Narain is the founder & CEO for 360 Degree Interactive, a web services firm based in Chennai, India. This blog is about his personal views on Web 2.0, RoR, Social networking,Digital media, interactive advertising, SaaS, Service Oriented Architecture, India Inc, rural education, Web standards, mobile 2.0 and more.

Thursday, October 26

Art of bullshiting

There is a huge voice out there about a company which is opening a office in Second Life called crayon, located at a virtual location called crayonville. One of the founders have a blog post and described what their business & business model is;
We’re not an agency nor a consulting practice as is traditionally defined. What we are is whatever you want or need us to be.

I like to think of us as a true mash-up that combines the best in traditional and new thinking about marketing, advertising and PR.

We’re a solution provider. We’re an extension of your team. Consider us a new breed of partner – one that keeps everyone honest and on the right path. Our client is not the consumer: our client is the truth.
Need an example for marketing craptalk or art of bullshit, this is one. With its lengthier blog post, Neil hasn't even figured out what exactly they are. Nick Carr was spot on in this.

What is more important is not opening an office in a virtual place, that can definitely be a marketing hype to bring in some initial hits into your website, but a solid fundamental and problem solving capabilities put across your organisation. Nick is right in his post, that will the truth pays the invoices. Its not even about the invoices, but more about the financial business model itself. What to my mind comes is, crayon seems to do all sorts of things for all sorts of requirement for all sorts of people. I am unsure whether bullfighter can trash these sentences as jargonish dump, since it uses simple english words, yet so confusing & so vast. They are to me, doing a chinese math, than an actual business model. Remember great companies are built by doing a focussed act and not doing chinese math.

Thursday, October 19

Microfinance & helping poorest citizens

Microfinance's future in Knowledge @ wharton - Excerpts
There is evidence at all levels that microfinance is growing dramatically. As of the end of 2004, according to the Microcredit Summit Campaign Report, more than 3,000 microcredit institutions reported reaching over 92 million clients, two thirds of whom "were among the poorest when they received their first loan." (Microfinance includes microcredit as well as other related services such as insurance and savings accounts.) In addition, there has been a sharp increase in institutions -- such as New York-based WWB -- that advise microfinance agencies. CitiBank is partnering with WWB to train microfinance institution managers.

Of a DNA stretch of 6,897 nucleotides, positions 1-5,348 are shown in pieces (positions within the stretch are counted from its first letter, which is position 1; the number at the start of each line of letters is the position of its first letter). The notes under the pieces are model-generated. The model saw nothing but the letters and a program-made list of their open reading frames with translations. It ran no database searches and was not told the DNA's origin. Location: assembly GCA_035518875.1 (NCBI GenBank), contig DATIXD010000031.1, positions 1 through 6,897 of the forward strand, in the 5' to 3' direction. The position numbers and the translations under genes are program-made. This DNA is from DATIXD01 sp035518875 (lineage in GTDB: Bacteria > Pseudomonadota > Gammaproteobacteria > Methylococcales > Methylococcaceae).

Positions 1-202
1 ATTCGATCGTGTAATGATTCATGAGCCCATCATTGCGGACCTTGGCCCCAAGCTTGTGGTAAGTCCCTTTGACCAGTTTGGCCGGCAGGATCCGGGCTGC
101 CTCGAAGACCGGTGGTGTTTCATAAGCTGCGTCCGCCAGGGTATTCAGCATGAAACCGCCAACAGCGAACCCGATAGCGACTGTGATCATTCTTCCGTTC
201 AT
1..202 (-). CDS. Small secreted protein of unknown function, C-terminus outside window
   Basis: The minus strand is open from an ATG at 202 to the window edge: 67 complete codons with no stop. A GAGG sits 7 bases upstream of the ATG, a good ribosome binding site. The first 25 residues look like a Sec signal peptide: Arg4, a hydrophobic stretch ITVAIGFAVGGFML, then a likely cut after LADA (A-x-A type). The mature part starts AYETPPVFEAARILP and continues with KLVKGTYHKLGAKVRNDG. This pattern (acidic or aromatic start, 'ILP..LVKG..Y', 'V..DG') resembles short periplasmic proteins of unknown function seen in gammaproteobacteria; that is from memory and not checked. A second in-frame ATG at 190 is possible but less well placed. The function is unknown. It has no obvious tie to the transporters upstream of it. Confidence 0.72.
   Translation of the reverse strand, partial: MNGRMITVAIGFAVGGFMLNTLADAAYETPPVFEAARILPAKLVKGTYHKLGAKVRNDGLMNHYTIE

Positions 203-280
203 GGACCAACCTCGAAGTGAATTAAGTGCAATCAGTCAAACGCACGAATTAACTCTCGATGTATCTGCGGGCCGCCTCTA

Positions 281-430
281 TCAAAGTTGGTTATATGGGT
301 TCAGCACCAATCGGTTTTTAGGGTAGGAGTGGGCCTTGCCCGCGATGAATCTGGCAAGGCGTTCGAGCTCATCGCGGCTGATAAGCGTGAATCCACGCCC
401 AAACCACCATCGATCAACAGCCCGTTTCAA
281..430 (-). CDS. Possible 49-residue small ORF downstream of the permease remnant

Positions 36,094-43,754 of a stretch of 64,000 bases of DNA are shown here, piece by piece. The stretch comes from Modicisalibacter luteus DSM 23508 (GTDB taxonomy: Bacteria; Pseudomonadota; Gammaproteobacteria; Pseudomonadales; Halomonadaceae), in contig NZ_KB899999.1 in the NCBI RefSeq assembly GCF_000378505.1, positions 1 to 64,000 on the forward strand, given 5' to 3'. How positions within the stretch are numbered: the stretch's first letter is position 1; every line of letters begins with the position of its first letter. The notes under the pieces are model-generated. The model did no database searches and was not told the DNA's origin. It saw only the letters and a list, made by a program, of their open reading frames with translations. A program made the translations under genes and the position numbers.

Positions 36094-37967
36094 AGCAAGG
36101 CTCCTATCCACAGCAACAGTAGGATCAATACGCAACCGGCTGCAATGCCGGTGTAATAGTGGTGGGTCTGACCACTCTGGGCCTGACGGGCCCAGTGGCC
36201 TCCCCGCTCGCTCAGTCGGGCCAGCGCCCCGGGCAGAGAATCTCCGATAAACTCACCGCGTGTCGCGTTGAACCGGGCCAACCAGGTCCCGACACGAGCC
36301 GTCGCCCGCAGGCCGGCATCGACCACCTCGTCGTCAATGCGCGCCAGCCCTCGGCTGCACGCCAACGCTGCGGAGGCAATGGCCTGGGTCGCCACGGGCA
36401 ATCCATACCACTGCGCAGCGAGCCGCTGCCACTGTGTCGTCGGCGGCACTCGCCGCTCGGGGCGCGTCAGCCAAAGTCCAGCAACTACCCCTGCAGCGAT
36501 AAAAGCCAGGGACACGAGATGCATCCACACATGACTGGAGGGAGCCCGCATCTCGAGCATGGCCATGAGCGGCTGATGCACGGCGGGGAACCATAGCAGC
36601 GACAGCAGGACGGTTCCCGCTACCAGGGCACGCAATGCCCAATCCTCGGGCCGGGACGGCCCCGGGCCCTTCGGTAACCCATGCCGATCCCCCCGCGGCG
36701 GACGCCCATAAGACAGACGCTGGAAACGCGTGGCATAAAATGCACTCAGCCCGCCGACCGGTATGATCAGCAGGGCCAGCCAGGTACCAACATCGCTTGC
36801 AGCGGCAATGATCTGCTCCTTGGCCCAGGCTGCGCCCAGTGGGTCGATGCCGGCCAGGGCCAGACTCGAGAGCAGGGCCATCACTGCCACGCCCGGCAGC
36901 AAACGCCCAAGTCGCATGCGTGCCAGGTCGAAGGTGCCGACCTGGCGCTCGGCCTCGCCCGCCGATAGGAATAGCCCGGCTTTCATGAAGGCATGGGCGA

Monday, October 2

Is AWS is a game changer?

Sadagopan asks a question about Amazon's Web Services are Game changers? I am unsure about saying this as Game Changer per se. But again, Amazon is the smartest company presently cashing on the Web 2.o frency. Unlike your post, i dont think, Enterprises are not going to shy away completely from the offersing of Amazon. More and More enterprises [Amazon S3 even lists Microsoft in a case study]are now under tremendous pressure to deliver value. Managing huge infrastructure itself is a big job by itself. If a vendor like Amazon manages things for them, i think, they can outsource large volumes of data to Amazon. I strongly foresee, Amazon comes with an enterprise offering sometime later. The other company which can utilise the same is Google.

With Google Mini, they are already providing "box-packed" products to enterprises. I wont be surprised, if Google comes with their own way of utilising their data centers & infrastructure somewhere connected along with their lines of activities. Think about this, Google now gives you email, rss feeds,storage [the rumoured GDrive], payment facilities, [Google Checkout], writely, spreadsheets and lots n lots of SDKs for developers and end customers. How long will that take Google to customise a solution similar to EC2 or S3 which will be tightly integrated with their offerings. The best part then will be Google has to release low cost computing which will be seamlessly be integrated with their wi-fi plans for selected regions.

What is more important here is that with S3 & EC2 things are going to be lot more liberated from vendors. We can certainly look forward of things like Coghead , Ning or Sampa which will completely alter the development landscape if done well, where these services will certainly play a major role in their offing. For example, i am no longer using Thunderbird and i have switched over to Google Hosted Email service. This allows my office to completely work anywhere, without the issues of restricting our emails in a single machine. Every email service provider gives a web based access, the case in point is, Google's infrastructure and its distributed computing architecture, which makes it unique and worth to be in.

The future of computing is not definitely going to be on PCs, so the data delivery & recoverability needs to be centered around somewhere in the servers. This one single factor, will be the key pusher for these webservices or infrastructure based technologies.

Sunday, October 1

Chinese Math

Self Reminder: Dont' ever get into this Chinese Math trap :)